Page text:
Nybo rues reversal of some charter school panel authority
Sen. Chris Nybo (R-Elmhurst) did his best at the end of the spring legislative session to stop a bill that prevents the State Charter School Commission from reversing a school's board decision on charter licensing.
“This is just one more hurdle that we’re trying to throw up to make it harder to either initiate charter schools or keep them running," Nybo said. "This is just one more way that if you’re against charter schools, and you don’t think they have any value, well, this is one more way to stick it to them."
Mostly pushed by Democrats, HB768 continues to allow the commission to be the "chartering entity" under certain circumstances, such as when a charter proposes to be jointly authorized by multiple districts, is approved by referendum, or has not been decided upon by a school board.
The bill raised questions about the necessity and ethics of the commission, which is composed of appointed officials, and whether leaving the management of the schools to elected representatives is preferable.
"This commission overstepped their boundaries," Sen. Kimberly Lightford (D-Chicago) said. "They've done far more than what the statute asked them to do. They have a chairman who's on the National Charter School Commission, who's supposed to not have an opinion in favor or against charters, but yet our charter school commission is led by a national spokesperson for charter schools. That's a conflict."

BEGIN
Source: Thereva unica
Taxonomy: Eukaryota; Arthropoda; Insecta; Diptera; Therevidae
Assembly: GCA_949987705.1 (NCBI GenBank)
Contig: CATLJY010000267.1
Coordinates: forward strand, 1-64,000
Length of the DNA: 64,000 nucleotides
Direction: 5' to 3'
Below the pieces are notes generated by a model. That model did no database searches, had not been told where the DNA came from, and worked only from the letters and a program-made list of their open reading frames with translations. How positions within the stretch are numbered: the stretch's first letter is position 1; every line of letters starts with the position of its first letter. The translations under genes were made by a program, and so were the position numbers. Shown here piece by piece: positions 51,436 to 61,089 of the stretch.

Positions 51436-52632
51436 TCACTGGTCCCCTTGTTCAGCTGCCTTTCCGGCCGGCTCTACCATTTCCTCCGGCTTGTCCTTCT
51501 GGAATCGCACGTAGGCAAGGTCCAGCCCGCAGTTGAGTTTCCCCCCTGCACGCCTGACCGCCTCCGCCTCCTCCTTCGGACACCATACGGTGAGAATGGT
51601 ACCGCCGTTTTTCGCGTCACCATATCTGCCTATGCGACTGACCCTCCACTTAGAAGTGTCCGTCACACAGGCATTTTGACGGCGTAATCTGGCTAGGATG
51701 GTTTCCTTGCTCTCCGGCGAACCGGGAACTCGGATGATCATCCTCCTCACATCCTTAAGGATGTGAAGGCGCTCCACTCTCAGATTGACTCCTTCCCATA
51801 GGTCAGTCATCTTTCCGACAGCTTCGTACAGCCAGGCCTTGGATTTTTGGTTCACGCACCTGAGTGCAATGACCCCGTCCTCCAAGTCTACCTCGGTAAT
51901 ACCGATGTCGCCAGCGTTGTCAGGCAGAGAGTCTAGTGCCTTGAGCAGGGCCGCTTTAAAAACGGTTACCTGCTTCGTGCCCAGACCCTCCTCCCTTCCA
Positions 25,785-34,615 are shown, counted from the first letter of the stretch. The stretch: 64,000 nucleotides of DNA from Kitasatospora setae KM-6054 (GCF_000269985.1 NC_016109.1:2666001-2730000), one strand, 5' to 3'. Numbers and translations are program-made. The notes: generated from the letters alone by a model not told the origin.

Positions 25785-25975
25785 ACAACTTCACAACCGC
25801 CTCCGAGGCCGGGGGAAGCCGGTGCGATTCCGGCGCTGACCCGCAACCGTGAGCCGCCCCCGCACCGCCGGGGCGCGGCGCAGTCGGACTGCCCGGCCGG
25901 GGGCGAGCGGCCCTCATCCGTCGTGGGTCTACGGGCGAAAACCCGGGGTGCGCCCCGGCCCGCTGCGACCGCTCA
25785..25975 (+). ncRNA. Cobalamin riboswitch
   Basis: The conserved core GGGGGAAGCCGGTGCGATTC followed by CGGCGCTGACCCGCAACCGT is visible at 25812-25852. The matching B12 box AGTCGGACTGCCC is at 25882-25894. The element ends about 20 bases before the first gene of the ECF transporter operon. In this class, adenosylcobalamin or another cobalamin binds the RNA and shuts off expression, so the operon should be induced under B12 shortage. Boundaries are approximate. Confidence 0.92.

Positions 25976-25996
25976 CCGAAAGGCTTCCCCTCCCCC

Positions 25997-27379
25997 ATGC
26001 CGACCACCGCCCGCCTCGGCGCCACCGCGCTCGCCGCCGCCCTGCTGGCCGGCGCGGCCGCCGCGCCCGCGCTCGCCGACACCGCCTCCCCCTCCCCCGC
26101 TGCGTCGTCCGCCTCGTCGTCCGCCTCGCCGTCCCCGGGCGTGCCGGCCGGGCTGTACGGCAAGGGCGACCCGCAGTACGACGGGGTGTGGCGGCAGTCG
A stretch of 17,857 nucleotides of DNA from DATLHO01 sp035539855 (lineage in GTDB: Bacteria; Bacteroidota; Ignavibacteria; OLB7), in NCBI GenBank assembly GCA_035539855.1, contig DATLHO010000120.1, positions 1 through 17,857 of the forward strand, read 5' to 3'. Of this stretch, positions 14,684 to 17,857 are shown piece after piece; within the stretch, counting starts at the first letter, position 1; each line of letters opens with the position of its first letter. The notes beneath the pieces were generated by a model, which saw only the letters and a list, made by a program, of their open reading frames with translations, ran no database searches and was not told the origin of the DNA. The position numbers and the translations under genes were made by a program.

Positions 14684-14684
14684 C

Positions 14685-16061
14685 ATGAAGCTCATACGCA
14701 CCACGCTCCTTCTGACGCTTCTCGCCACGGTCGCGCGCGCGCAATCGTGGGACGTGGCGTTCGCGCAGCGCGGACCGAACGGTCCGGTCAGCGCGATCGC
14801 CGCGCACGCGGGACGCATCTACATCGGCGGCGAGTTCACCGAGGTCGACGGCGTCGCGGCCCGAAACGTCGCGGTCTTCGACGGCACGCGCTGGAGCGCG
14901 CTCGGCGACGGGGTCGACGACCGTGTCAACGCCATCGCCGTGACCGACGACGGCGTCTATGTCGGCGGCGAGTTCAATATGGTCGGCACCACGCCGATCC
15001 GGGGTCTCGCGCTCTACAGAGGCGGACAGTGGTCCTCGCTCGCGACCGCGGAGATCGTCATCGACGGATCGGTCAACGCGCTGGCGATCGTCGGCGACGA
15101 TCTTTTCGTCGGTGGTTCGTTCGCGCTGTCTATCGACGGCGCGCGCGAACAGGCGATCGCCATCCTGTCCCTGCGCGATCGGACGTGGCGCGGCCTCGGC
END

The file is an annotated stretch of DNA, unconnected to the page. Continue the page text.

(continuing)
Nybo, however, called the bill a surreptitious attack on charter schools.
“This issue of local control I think is a red herring," he said. "Local control is not the driving factor in this bill. Charter school decisions have always been an ability for the state board or the commission to have the ability to review these decisions. Even under this bill, there is still a means for local school board decisions on charter schools to be reviewed.”
The bill passed the Senate 33-17.
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